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AARP Backs Bill to Improve Airplane Evacuation Plans for People with Disabilities

En español | More than 25 million Americans live with disabilities or mobility issues that could impact whether they can take a commercial flight without assistance. But airplane design and the testing of evacuation plans have not always accounted for mobility concerns.

AARP last week endorsed a bill that will require the Federal Aviation Administration to update airplane evacuation standards and factor in how evacuation times are impacted by children and older adults, people with disabilities and other factors like the presence of carry-on luggage.

“Evacuation standards should protect all Americans, including those with mobility issues,” Megan O’Reilly, AARP’s acting senior vice president for government affairs, wrote in a letter to Sen. Tammy Duckworth, who on Thursday introduced the Emergency Vacating of Aircraft Cabin (EVAC) Act. O’Reilly noted that “it is essential that real world conditions are present when testing evacuation procedures, including the participation of older adults and persons with disabilities in those tests.”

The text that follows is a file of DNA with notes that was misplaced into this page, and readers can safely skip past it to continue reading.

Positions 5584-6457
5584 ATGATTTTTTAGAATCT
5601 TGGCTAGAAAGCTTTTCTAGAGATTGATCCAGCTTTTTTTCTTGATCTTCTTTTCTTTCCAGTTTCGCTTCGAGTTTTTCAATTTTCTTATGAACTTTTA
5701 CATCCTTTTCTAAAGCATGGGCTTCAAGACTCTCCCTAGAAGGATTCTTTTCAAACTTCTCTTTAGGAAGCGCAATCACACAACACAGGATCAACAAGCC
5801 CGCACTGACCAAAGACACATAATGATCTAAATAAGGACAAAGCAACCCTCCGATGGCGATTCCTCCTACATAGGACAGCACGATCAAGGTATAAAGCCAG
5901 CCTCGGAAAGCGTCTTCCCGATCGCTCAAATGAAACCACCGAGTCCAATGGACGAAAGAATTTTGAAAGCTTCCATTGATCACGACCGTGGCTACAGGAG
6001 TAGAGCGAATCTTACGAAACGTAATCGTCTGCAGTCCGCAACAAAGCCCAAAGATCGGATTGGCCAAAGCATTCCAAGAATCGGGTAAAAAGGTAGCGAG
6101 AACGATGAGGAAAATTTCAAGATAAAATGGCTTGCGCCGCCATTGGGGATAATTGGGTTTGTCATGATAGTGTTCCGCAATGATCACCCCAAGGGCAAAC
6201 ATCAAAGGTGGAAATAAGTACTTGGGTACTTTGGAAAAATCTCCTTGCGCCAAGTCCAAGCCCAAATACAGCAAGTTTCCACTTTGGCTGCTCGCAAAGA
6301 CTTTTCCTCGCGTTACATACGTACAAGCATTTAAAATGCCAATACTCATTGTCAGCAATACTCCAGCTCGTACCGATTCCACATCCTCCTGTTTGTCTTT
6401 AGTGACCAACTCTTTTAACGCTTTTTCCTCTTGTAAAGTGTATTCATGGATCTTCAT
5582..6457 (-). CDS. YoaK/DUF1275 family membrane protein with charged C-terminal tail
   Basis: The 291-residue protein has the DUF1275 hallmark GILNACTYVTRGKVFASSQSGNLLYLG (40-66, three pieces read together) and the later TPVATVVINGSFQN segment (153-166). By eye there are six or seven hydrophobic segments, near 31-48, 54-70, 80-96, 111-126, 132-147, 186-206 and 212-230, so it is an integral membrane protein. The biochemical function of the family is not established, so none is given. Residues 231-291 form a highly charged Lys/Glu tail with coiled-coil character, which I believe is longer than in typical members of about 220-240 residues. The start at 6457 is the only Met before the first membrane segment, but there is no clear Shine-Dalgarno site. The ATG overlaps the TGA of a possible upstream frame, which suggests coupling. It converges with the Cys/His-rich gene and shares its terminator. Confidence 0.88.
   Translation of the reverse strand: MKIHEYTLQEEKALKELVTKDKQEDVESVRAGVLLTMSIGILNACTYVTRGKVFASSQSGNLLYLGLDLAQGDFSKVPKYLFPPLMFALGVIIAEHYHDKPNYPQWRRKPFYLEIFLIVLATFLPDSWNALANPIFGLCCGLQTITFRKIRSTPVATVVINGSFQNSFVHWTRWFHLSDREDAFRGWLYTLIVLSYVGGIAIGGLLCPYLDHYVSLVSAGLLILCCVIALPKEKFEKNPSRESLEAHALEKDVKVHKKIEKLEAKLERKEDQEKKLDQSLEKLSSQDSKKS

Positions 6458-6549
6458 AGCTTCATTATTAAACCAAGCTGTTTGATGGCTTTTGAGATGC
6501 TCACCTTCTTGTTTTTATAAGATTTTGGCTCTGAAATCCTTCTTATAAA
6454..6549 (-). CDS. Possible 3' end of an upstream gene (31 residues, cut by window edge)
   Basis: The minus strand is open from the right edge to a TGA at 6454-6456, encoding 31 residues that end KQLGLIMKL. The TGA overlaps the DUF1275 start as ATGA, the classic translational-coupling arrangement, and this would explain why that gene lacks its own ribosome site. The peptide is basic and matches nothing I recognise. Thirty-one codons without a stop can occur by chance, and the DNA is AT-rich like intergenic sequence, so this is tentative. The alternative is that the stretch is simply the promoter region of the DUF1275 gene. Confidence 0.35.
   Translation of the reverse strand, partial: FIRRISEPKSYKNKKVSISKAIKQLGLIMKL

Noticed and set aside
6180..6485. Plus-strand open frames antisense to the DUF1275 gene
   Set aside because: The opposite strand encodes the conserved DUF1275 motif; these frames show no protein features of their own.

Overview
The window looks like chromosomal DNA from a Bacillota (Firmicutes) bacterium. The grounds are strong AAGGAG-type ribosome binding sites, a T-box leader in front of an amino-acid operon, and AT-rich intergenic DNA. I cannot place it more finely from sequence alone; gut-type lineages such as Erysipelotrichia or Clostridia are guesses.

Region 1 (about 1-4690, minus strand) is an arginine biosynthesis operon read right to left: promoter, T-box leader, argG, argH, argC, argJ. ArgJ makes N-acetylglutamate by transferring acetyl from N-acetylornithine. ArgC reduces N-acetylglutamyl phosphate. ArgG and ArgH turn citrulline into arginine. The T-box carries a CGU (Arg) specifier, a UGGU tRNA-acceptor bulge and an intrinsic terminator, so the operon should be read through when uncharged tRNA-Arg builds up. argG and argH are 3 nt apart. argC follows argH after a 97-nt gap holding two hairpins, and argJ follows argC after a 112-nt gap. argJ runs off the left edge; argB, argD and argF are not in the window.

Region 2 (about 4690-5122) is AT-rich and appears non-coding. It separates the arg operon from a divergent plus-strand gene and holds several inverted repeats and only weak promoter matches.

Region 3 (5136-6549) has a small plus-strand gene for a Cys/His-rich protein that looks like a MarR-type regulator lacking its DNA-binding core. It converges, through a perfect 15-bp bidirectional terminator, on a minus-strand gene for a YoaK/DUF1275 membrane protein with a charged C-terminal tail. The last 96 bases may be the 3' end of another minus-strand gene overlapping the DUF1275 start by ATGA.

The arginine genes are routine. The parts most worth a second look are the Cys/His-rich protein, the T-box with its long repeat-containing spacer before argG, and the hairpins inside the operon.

The FAA currently requires passengers to be able to evacuate a plane within 90 seconds in the event of an emergency, which influences how airplane cabins and seats are designed. But we’re urging the FAA to require evacuation testing to factor in people with a range of physical abilities, especially as the U.S. population ages. O’Reilly notes in her letter that 2 in 5 adults age 65 and over report having some mobility issues with tasks like walking or climbing stairs.

Read our letter to lawmakers.

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